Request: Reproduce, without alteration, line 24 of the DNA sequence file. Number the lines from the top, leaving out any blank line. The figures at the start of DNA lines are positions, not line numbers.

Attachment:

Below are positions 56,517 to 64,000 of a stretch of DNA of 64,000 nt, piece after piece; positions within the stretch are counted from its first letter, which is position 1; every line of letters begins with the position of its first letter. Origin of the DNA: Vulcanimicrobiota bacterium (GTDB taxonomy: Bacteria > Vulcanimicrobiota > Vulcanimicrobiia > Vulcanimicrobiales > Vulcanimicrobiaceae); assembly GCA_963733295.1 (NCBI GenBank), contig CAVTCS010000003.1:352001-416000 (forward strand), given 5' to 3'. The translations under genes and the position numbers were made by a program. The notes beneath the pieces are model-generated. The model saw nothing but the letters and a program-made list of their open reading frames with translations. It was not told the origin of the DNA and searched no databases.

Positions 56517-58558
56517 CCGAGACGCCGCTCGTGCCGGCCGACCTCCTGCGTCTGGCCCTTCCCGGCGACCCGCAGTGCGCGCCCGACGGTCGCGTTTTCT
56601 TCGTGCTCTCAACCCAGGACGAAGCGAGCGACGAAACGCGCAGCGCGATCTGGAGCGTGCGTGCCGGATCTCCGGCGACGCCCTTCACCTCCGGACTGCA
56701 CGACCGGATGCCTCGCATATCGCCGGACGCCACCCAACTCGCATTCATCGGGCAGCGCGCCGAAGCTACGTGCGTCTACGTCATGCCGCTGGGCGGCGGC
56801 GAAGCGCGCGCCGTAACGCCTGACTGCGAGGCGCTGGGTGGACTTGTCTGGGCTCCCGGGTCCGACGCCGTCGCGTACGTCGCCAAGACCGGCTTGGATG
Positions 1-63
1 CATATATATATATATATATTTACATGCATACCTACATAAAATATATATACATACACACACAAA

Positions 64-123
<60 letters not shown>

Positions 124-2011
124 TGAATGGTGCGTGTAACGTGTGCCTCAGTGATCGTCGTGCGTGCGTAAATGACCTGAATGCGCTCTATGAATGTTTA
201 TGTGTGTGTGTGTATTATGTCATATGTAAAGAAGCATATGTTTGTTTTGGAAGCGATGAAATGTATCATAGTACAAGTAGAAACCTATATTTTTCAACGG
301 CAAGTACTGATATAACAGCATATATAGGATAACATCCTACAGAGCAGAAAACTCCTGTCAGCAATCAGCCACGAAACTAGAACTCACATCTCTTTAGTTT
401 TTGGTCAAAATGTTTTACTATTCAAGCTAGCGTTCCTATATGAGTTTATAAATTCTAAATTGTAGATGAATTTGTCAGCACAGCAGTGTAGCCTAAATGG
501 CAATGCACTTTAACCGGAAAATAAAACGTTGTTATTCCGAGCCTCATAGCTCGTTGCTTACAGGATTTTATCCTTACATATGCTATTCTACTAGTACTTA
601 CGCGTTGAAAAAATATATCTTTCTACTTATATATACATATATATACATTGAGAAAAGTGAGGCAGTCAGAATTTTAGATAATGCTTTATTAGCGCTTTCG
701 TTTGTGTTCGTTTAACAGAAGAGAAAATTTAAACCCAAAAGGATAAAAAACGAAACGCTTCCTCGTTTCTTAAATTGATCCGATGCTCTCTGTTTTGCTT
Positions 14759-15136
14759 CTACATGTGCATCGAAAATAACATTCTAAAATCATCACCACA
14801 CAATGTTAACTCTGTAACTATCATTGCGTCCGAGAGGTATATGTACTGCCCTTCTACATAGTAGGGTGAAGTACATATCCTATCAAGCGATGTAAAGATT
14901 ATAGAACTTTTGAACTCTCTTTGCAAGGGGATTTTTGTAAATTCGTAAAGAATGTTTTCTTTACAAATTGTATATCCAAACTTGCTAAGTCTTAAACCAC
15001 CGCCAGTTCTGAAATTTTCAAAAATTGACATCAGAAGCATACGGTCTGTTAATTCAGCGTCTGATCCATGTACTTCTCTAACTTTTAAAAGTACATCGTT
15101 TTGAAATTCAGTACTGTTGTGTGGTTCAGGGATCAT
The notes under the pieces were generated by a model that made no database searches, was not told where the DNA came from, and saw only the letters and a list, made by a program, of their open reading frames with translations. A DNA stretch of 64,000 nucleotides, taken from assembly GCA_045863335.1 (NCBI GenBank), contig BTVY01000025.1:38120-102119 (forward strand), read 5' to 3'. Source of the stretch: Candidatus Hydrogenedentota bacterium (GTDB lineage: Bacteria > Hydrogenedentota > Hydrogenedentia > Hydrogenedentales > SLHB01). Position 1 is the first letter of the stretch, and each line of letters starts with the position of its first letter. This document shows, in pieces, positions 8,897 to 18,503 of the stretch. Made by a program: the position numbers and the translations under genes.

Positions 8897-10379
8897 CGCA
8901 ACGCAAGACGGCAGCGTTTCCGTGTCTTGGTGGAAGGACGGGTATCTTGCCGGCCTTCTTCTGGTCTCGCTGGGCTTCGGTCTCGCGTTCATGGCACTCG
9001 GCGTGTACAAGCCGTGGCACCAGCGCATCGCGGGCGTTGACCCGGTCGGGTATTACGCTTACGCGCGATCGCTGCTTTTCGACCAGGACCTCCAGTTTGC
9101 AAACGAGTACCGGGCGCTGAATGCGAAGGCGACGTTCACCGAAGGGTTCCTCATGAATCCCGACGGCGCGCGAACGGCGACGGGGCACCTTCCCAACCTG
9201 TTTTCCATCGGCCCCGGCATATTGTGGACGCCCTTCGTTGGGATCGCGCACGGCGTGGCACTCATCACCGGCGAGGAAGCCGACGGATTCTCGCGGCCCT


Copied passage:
15101 TTGAAATTCAGTACTGTTGTGTGGTTCAGGGATCAT